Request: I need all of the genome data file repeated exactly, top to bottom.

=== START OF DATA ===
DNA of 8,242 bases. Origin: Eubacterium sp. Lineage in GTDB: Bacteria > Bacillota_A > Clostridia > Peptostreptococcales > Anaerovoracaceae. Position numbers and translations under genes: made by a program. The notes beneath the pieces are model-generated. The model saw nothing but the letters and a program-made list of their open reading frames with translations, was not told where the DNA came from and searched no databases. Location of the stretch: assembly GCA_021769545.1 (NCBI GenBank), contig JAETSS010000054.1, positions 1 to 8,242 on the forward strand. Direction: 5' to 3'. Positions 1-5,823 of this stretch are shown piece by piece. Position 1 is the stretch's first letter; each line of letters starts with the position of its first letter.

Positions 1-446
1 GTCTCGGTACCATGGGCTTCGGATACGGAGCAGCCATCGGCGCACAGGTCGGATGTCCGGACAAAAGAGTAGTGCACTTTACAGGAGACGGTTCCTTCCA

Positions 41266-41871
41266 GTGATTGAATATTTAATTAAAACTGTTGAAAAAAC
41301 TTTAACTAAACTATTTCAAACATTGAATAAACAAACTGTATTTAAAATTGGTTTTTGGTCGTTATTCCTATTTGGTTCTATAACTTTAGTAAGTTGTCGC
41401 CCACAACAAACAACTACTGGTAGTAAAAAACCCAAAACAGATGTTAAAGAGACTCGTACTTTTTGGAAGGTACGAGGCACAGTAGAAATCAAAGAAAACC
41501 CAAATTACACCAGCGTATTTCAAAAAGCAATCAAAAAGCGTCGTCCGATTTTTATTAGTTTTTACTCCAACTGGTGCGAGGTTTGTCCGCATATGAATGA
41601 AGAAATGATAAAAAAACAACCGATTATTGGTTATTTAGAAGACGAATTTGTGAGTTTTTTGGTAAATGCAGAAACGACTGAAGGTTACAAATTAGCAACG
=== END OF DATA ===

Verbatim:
DNA of 8,242 bases. Origin: Eubacterium sp. Lineage in GTDB: Bacteria > Bacillota_A > Clostridia > Peptostreptococcales > Anaerovoracaceae. Position numbers and translations under genes: made by a program. The notes beneath the pieces are model-generated. The model saw nothing but the letters and a program-made list of their open reading frames with translations, was not told where the DNA came from and searched no databases. Location of the stretch: assembly GCA_021769545.1 (NCBI GenBank), contig JAETSS010000054.1, positions 1 to 8,242 on the forward strand. Direction: 5' to 3'. Positions 1-5,823 of this stretch are shown piece by piece. Position 1 is the stretch's first letter; each line of letters starts with the position of its first letter.

Positions 1-446
1 GTCTCGGTACCATGGGCTTCGGATACGGAGCAGCCATCGGCGCACAGGTCGGATGTCCGGACAAAAGAGTAGTGCACTTTACAGGAGACGGTTCCTTCCA

Positions 41266-41871
41266 GTGATTGAATATTTAATTAAAACTGTTGAAAAAAC
41301 TTTAACTAAACTATTTCAAACATTGAATAAACAAACTGTATTTAAAATTGGTTTTTGGTCGTTATTCCTATTTGGTTCTATAACTTTAGTAAGTTGTCGC
41401 CCACAACAAACAACTACTGGTAGTAAAAAACCCAAAACAGATGTTAAAGAGACTCGTACTTTTTGGAAGGTACGAGGCACAGTAGAAATCAAAGAAAACC
41501 CAAATTACACCAGCGTATTTCAAAAAGCAATCAAAAAGCGTCGTCCGATTTTTATTAGTTTTTACTCCAACTGGTGCGAGGTTTGTCCGCATATGAATGA
41601 AGAAATGATAAAAAAACAACCGATTATTGGTTATTTAGAAGACGAATTTGTGAGTTTTTTGGTAAATGCAGAAACGACTGAAGGTTACAAATTAGCAACG